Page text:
- Democrat Gavin Newsom will make history as the second California governor ever to face a recall election.
- Californians will decide whether to recall the Democratic governor in a special election on Sept. 14.
- “At this point, it would be shocking if the recall succeeded,” said a GOP strategist.
SAN DIEGO, Calif. — The effort to throw California Gov. Gavin Newsom out of office has dominated political headlines in the Golden State for months.
Newsom’s recall may come as a surprise, especially given his steady popularity in the blue state since he defeated his GOP opponent in 2018. However, due to a mixture of conservative grievances and pandemic outcomes, Newsom will make history as the second California governor ever to face a recall election.
Californians will decide whether to recall the Democratic governor in a special election on Sept. 14, California Lt. Gov. Eleni Kounalakis announced July 1.
This comes after the California secretary of state last month certified that the recall effort against Newsom collected enough verified signatures to initiate the special election, with more than 1.7 million people backing the measure, according to a press release.
Given how rare it is for California recalls to qualify for the ballot, here is everything you need to know about Newsom’s recall, including why he is likely to keep his place in office.
Newsom likely to prevail
Prior to Newsom, the first governor to face a recall election was then-Gov. Gray Davis, a Democrat, who lost to Republican Arnold Schwarzenegger in the 2003 recall election.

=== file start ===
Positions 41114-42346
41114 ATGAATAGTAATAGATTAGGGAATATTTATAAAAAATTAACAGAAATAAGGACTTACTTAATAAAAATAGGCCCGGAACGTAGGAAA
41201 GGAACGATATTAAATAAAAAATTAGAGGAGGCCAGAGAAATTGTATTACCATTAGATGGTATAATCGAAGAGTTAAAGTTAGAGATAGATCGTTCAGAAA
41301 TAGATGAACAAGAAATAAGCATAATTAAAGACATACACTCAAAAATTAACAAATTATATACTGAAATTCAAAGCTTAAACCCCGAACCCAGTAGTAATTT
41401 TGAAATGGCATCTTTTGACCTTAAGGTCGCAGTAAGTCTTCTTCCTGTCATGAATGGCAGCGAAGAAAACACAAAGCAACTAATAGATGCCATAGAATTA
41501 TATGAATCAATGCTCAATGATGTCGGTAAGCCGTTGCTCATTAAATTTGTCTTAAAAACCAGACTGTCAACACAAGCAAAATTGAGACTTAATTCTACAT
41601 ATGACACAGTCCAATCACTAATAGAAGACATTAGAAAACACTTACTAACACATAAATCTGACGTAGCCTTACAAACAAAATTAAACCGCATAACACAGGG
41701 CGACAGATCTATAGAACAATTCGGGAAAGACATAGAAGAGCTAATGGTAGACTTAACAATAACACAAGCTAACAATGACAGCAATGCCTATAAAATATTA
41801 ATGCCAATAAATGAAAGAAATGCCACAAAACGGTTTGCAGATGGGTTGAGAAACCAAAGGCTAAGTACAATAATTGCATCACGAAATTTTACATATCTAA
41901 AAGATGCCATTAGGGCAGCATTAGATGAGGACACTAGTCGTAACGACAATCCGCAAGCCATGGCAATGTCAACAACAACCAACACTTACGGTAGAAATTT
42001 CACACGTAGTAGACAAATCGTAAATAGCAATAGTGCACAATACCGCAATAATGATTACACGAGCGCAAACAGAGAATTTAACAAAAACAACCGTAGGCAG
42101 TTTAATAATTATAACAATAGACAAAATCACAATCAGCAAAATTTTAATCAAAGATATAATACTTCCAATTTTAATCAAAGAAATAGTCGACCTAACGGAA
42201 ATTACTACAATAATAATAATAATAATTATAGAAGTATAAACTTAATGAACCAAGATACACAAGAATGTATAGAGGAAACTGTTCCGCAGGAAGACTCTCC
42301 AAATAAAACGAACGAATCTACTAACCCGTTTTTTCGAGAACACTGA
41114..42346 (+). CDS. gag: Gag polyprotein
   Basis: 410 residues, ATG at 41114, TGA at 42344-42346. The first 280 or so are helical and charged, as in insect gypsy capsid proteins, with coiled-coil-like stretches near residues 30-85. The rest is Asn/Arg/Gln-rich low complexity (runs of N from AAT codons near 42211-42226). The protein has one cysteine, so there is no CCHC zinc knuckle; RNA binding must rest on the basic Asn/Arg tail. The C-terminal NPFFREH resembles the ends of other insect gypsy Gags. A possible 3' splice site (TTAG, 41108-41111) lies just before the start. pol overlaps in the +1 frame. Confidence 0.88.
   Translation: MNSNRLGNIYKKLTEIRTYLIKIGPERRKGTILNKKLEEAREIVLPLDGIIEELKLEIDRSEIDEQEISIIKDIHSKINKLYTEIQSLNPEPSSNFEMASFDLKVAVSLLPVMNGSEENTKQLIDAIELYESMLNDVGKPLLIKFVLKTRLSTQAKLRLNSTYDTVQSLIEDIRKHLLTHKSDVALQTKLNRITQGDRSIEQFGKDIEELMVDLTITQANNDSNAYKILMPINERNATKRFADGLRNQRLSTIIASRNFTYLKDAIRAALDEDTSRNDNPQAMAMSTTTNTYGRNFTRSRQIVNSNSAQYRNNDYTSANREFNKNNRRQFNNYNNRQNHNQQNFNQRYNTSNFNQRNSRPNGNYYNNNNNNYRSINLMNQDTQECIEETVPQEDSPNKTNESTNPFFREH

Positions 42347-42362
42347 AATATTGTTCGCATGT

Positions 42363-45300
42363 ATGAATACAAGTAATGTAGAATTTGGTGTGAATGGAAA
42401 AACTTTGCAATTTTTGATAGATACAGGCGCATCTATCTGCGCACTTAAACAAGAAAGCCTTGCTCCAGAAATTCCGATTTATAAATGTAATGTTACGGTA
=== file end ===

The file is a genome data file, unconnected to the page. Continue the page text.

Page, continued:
Unlike Davis, however, experts and recent polling indicate that Newsom will likely survive the recall and defeat the nearly 60 candidates running against him.
Newsom’s most prominent rivals are Republicans, including former mayor of San Diego Kevin Faulconer and former U.S. Rep. John Cox of Sacramento. Caitlyn Jenner, a reality television star and former Olympic athlete, is also running, with the help of Donald Trump’s former campaign manager, Brad Parscale.
“At this point, it would be shocking if the recall succeeded,” said GOP consultant Rob Stutzman, who served as former Gov. Arnold Schwarzenegger’s communications director.
“Covid has waned, the economy is resurging and there are far more Democrats than Republicans in this state that will vote in favor of him. I think Newsom should be in good shape,” Stutzman said.
A poll conducted in early May by the Public Policy Institute of California, or PPIC, found that 57% of likely voters would support Newsom in the election while 40% would vote to recall him.
The poll also found that Newsom’s job approval rating among likely voters is 54%, which is almost double Davis’ approval rating in 2003, according to PPIC President Mark Baldassare.